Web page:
Weekend Menu Planning: Celebrate Whole Grains Month by Cooking with Bulgur

BlogHer Original Post

Recently I was visiting my father and happened to pick up a small local newspaper that was on his table, only to discover that September is Whole Grains Month! This was the first I'd heard about it, but I'm a whole grains woman every month of the year, so I'd never pass up a chance to encourage people to eat more whole grains. To get the celebration started, let's take a look at bulgur, a whole grain that doesn't even have to be cooked!

Bulgur is a type of par-boiled, de-branned, and dried cracked wheat that's used in Middle Eastern, Turkish, Indian, and Mediterranean cooking. If you're familiar with the Middle Eastern salad called tabbouleh, bulgur is the grain ingredient used in that dish. Because it's par-boiled and is meant to have a chewy texture, bulgur simply has to be soaked in boiling water and it's ready to eat.

Not only is bulgur a great ingredient in salads, pilafs, and baked goods, it can also be used in place of rice in dishes like stuffed peppers or soups. It's also sometimes used as a meat extender in meatloaf or meatballs. Take a look at these recipes featuring bulgur that caught my eye, and if you have a good recipe that uses bulgur, please share in the comments.

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Photo of Bulgur Vegetable Salad
from Dlyn

It was this breathtaking Bulgur Vegetable Salad from Dlyn that got me thinking about featuring bulgur for Weekend Menu Planning. The salad has a lovely assortment of seasonal veggies and herbs, dressed with a slightly sweet honey-lemon dressing.

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Photo of Moroccan Spiced Bulgur and Chickpea Salad
from The Skinny Gourmet

Another bulgur salad I'd happily gobble up is the Moroccan Spiced Bulgur and Chickpea Salad from The Skinny Gourmet. Not only does the salad feature my beloved seasoning combination of lime and cumin, but there are also carrots, almonds, and mint bumping up the interest here.

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Photo of Heart Healthy Mackerel, Pepper, and Bulgur Wheat Salad
from Mostly Eating

You can combine bulgur with another healthful and delicious food if you make the Heart Healthy Mackerel, Pepper, and Bulgur Wheat Salad from Sophie at Mostly Eating. Sophie's in the U.K., so if mackerel is hard to find where you are, just substitute another fish that's high in Omega-3 fatty acids.

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Photo of Bulgur Pilaf with Roasted Eggplant and Raisins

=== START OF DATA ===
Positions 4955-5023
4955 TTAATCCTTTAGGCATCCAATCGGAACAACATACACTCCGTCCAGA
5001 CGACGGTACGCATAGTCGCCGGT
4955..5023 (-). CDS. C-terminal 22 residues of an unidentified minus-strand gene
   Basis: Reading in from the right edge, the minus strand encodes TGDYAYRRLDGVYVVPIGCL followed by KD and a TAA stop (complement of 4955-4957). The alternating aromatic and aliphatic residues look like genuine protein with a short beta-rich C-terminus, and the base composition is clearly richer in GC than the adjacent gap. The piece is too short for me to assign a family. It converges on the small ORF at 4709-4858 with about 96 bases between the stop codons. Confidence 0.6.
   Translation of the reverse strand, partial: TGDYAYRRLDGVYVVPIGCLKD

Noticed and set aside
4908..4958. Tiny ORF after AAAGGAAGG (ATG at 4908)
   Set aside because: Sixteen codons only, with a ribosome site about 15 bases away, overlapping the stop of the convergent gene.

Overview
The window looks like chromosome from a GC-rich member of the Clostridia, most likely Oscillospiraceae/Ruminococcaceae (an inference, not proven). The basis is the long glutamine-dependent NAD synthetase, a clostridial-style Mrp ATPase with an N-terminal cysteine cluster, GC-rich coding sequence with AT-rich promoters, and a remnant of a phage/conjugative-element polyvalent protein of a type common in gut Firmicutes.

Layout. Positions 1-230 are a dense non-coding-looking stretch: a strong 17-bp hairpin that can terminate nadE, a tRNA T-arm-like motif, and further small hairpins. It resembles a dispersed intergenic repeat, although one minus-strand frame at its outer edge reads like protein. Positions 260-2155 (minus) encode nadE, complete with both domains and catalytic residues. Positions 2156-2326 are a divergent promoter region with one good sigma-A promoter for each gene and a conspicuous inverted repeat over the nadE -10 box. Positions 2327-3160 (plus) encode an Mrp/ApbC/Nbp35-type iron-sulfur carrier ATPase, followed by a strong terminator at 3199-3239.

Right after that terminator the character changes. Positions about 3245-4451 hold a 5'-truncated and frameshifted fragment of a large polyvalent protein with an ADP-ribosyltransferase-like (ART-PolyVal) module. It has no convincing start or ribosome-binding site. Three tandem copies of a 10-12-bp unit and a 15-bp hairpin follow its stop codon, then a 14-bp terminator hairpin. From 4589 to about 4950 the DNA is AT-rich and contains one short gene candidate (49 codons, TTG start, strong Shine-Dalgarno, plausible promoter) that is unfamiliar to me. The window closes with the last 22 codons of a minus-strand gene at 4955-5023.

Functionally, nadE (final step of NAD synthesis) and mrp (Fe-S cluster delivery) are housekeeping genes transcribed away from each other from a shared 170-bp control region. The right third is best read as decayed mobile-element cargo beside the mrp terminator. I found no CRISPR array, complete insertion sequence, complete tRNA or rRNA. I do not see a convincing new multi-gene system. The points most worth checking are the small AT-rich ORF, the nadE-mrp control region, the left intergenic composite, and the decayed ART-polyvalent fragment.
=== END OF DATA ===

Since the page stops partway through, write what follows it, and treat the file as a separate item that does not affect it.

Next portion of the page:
from Eating SF

I love the idea of combining bulgur with eggplant in the Bulgur Pilaf with Roasted Eggplant and Raisins I found at Eating SF. I think this could be a great side dish for a more formal dinner, but Kasey reports she ate it as a one-dish meal, with a nice glass of wine.

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Photo of My Mother's Spicy Greens with Bulgur
from 64 Sq. Ft. Kitchen

Finally, a very interesting idea for using bulgur, and one that Warda from 64 Sq. Ft. Kitchen wrote about after she went to Algeria to visit her family is the dish she's calling My Mother's Spicy Greens with Bulgur. Warda uses greens native to that area, but she has ideas for others that can be used in this dish seasoned with cumin, turmeric, and red chile pepper flakes.

More Interesting Ideas with Bulgur:
Bulgur with Cheese and Eggplant from The Perfect Pantry
Spicy Southwest Bulgur Salad from What We're Eating
Bulgur Carrot Soup from Zandria.us
Mustard Greens and Bulgur from Kirby Von Scrumptious
Lentils with Bulgur Wheat and Caramelized Onions from 28 Cooks
Tabbouleh with Heirloom Tomatoes and Shiso from Just Hungry
Kibbeh from Seriously Good

(Every Thursday night on BlogHer, we spotlight five recipes with a common theme for a feature called Weekend Menu Planning, hoping one of them might make it onto the menu at your house. You can find previous recipes shared by clicking the tag Weekend Menu Planning.)

Kalyn Denny also blogs at Kalyn's Kitchen, where she's focused on creating low-glycemic recipes using fresh ingredients. Kalyn loves bulgur and recently a friend gave her a wonderful recipe for Bulgur Salad with Tomatoes, Cucumber, Parsley, Mint, and Lemon.

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